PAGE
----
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(Reuters) – The U.S. Securities and Exchange Commission has subpoenaed some members of Faraday Future Intelligent Electric Inc.'s management team as part of a probe into inaccurate statements made to its investors, the EV startup said on Thursday.
An internal review had in February identified certain inaccurate statements and the company cut the base salaries of its Chief Executive Carsten Breitfield and founder Jia Yueting, asking them to report to newly appointed Executive Chairperson Susan Swenson.
The review by a special committee formed in November, however, rejected claims made by a short-seller that called the startup "a new EV scam in town," saying they were not supported by the evidence reviewed.
The startup said on Thursday it would miss the deadline for filing its 2021 annual report due to delays caused by the internal investigation. It had previously delayed the filing of its quarterly report in November.
Several EV firms that went public via acquisition by special-purpose acquisition companies have faced regulatory scrutiny due to issues with accounting and claims they made.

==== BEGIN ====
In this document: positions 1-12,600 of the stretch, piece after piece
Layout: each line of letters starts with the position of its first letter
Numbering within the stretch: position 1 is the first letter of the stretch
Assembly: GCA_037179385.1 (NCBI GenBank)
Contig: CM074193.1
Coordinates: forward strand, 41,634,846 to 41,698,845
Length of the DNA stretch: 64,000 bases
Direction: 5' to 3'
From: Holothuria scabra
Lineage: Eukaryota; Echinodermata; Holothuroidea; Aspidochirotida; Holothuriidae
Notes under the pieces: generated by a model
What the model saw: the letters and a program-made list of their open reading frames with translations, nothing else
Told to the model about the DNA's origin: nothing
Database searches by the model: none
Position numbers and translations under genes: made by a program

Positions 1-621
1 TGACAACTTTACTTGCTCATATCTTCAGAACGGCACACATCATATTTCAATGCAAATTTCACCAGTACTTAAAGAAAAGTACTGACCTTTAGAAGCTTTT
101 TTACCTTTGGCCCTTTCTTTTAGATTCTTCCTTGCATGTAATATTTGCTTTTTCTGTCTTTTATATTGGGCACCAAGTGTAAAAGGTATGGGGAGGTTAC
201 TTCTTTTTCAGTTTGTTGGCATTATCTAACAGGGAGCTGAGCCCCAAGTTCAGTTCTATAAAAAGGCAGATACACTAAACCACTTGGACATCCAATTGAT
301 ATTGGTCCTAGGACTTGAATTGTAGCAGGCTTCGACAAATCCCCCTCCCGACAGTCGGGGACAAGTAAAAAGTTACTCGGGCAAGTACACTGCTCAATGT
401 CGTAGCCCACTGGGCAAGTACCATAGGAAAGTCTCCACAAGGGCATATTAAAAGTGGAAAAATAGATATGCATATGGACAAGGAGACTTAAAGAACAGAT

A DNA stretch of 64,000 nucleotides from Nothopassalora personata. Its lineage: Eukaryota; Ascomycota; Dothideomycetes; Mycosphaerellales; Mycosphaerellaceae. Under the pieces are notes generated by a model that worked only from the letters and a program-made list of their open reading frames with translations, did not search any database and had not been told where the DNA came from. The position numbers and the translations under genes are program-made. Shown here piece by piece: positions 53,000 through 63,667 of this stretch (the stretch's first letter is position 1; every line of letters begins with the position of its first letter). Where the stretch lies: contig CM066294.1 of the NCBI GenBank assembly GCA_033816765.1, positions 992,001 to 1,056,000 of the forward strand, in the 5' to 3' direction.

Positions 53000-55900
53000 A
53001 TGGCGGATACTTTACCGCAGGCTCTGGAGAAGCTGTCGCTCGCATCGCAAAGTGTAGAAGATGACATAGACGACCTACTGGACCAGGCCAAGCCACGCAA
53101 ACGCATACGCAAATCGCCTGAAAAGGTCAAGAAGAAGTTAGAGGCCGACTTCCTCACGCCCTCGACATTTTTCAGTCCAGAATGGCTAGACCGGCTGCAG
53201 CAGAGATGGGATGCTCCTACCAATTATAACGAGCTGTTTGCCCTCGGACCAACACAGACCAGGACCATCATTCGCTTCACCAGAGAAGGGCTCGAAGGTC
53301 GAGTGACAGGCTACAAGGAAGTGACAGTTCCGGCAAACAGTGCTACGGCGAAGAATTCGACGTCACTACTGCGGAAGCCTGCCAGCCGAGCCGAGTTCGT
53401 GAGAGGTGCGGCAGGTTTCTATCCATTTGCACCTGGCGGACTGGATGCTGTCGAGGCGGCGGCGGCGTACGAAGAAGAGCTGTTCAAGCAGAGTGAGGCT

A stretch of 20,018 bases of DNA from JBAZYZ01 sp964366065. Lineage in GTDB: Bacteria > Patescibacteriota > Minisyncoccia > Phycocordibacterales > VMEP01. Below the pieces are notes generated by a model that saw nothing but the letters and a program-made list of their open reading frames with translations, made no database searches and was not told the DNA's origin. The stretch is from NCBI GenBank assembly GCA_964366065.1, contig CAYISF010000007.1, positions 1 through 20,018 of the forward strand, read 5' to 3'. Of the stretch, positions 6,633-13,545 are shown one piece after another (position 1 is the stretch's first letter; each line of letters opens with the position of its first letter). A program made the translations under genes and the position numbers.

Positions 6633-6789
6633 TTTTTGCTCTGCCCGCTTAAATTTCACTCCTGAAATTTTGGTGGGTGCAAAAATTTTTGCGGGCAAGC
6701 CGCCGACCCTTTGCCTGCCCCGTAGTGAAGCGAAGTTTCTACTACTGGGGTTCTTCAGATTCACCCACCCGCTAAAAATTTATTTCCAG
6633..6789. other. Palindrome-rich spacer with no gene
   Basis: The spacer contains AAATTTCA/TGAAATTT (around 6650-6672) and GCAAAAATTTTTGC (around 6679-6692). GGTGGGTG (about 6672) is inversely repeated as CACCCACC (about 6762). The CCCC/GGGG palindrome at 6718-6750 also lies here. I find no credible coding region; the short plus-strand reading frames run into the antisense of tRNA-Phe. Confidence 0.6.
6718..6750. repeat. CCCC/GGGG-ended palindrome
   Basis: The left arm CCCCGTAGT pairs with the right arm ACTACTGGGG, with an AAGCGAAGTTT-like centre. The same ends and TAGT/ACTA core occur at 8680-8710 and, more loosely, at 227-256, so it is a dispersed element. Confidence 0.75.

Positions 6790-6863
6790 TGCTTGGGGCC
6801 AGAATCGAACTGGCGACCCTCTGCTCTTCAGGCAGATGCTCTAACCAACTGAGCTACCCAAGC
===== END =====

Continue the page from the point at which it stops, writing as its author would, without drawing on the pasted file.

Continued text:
Separately, Faraday Future said it expects operating loss to increase to about $186 million in the quarter-ended Sept. 30, from about $18 million a year earlier, mainly due to higher expense related to a production ramp-up at its Hanford, California, facility.
As COVID-19 vaccination mandates increase among health care companies, government contractors and many private employers, digital ID startup Nametag has launched an automated vaccine verification system for employers, according to Fierce Healthcare. COVID Proof for employers uses artificial intelligence with biometric recognition to match vaccination cards with government-issued IDs, allowing employers to track the vaccination statuses of hundreds of employees without the need to manually check each card.